"Discover Cooking, Discuss Life."

Go Back   Discuss Cooking - Cooking Forums > Recipes & Ingredients > Breads, Pizza & Sandwiches
Reply
 
Thread Tools Display Modes
 
Old 11-16-2004, 09:13 PM   #11
Cook
 
Magia's Avatar
 
Join Date: Oct 2004
Location: GT
Posts: 95
Send a message via ICQ to Magia Send a message via MSN to Magia
Quote:
Originally Posted by Michael in FtW
Quote:
Originally Posted by Magia
I don't know what "masa harina" is but from the rest of replies, I assume it is corn flower dough.
Close Magia - masa harina is just corn (white or yellow) ground to a very fine texture into a flour (masa = corn, harnia = flour).
Thanks Michael . I just wasn't too sure about "Masa Harina" as I had never seen that brand (?) before. Being a native Spanish speaker, I figured that "masa harina" meant "flour dough" or something along those lines, as harina = flour and masa = dough (not corn...) :D
__________________

__________________
~*Magia*~
Magia is offline   Reply With Quote
Old 11-17-2004, 07:23 PM   #12
Executive Chef
 
Bangbang's Avatar
 
Join Date: Jul 2004
Location: USA,Michigan
Posts: 3,150
I use it in chili. Nothing else works.
__________________

__________________
You are not drunk if you can lie on the floor without holding on.
Bangbang is offline   Reply With Quote
Old 12-07-2004, 10:53 PM   #13
Senior Cook
 
oldcoot's Avatar
 
Join Date: Feb 2003
Location: USA,California
Posts: 487
minor correction: masa harina is corn that has been treated wih lime, much like hominy - before being dried and ground into a flour. The masa harina I buy has always had a distinct yellow cast to it, suggesting it is made from yellow field corn.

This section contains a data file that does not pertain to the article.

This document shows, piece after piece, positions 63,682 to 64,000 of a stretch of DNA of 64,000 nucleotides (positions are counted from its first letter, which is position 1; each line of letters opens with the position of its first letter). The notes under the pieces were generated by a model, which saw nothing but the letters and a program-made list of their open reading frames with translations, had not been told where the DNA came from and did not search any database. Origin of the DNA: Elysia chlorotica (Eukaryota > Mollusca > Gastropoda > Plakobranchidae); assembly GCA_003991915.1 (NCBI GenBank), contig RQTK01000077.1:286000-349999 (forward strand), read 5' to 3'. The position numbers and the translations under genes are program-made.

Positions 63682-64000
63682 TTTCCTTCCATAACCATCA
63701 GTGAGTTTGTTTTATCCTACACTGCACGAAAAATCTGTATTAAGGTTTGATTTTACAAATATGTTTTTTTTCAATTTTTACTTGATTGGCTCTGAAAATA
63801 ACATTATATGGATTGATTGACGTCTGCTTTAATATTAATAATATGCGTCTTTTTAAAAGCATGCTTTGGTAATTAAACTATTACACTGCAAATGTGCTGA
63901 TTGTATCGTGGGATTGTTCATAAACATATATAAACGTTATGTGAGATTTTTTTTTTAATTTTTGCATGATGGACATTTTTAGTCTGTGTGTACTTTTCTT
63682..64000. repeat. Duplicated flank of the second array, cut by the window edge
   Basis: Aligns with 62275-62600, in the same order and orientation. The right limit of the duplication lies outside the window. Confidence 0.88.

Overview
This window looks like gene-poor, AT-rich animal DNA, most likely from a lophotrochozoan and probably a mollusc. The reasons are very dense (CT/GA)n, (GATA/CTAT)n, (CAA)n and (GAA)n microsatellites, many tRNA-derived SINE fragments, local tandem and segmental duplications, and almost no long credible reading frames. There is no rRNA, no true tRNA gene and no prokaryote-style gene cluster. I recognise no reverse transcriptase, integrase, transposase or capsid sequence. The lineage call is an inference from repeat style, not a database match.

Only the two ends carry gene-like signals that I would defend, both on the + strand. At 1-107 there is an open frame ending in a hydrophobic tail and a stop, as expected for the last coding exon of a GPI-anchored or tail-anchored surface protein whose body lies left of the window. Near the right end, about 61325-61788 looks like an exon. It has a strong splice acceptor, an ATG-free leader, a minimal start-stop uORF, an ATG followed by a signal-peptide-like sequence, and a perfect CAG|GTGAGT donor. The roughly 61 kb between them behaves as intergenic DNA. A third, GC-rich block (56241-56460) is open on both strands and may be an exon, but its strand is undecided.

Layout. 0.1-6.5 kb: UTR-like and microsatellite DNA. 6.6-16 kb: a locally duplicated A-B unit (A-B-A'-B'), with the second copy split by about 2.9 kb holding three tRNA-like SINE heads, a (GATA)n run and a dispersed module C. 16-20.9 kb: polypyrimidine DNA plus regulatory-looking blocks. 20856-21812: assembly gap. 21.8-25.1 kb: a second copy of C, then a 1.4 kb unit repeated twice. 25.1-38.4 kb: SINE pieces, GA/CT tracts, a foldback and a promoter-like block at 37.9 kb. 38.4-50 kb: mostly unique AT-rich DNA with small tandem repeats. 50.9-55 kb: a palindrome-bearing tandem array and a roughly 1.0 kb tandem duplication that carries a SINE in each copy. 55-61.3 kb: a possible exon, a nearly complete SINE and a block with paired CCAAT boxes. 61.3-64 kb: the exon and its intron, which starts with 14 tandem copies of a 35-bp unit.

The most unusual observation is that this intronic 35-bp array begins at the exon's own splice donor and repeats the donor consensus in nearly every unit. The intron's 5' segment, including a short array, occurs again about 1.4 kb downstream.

(I haven't tried it, but perhaps if one dried canned hominy and then ground it to a flour consistency in a blender.................?????????)

Incidentally, if you have a good Mexican restaurant in your area, but no masa harina in your local stores, you might find the restarant will sell the prepared masa (dough).
__________________
oldcoot is offline   Reply With Quote
Old 01-11-2006, 01:03 PM   #14
Assistant Cook
 
Join Date: Jan 2006
Posts: 2
Masa doesn not mean corn, nor is it a brand. Masa means "dough" in Spanish. Back in the day Native Mexicans prepared corn by soaking it in lime (Calcium hydroxide, a pickling agent) and rubbing it to remove the skins. It was then ground up to create a dough. The prepared corn was called "Nixtamal." You can make it at home. Here's how:
http://mexicanfood.about.com/od/tort...t/nixtamal.htm

At this point you can dry the nixtamal and grind it when it is dried creating a flour out of the previous dough. So "Masa Harina" translates into "Dough Flour" since it is a flour made from a previous dough.

Learn more about corn here:
http://mexicanfood.about.com/od/intr...ood/a/corn.htm

Hope that clears things up.
__________________
-Aedie

"I've got a fever and the only prescription is more cowbell."
Aediekins is offline   Reply With Quote
Old 01-11-2006, 01:44 PM   #15
Certified Pretend Chef
 
Andy M.'s Avatar
 
Join Date: Sep 2004
Location: Massachusetts
Posts: 41,406
Interestingly enough, no one ever answered the original question that started this thread. There was an immediate derailment to what masa harina was and things never got back on track.

Since the question goes back to October 2004, I'm hoping the need was not a pressing one.

Sometimes, you don't need to know how to build a clock, you just want to know what time it is.
__________________
"If you want to make an apple pie from scratch, you must first create the universe." -Carl Sagan
Andy M. is online now   Reply With Quote
Old 01-11-2006, 02:11 PM   #16
Senior Cook
 
Join Date: Aug 2005
Location: Northern California
Posts: 354
Quote:
Originally Posted by Andy M.
Interestingly enough, no one ever answered the original question that started this thread. There was an immediate derailment to what masa harina was and things never got back on track.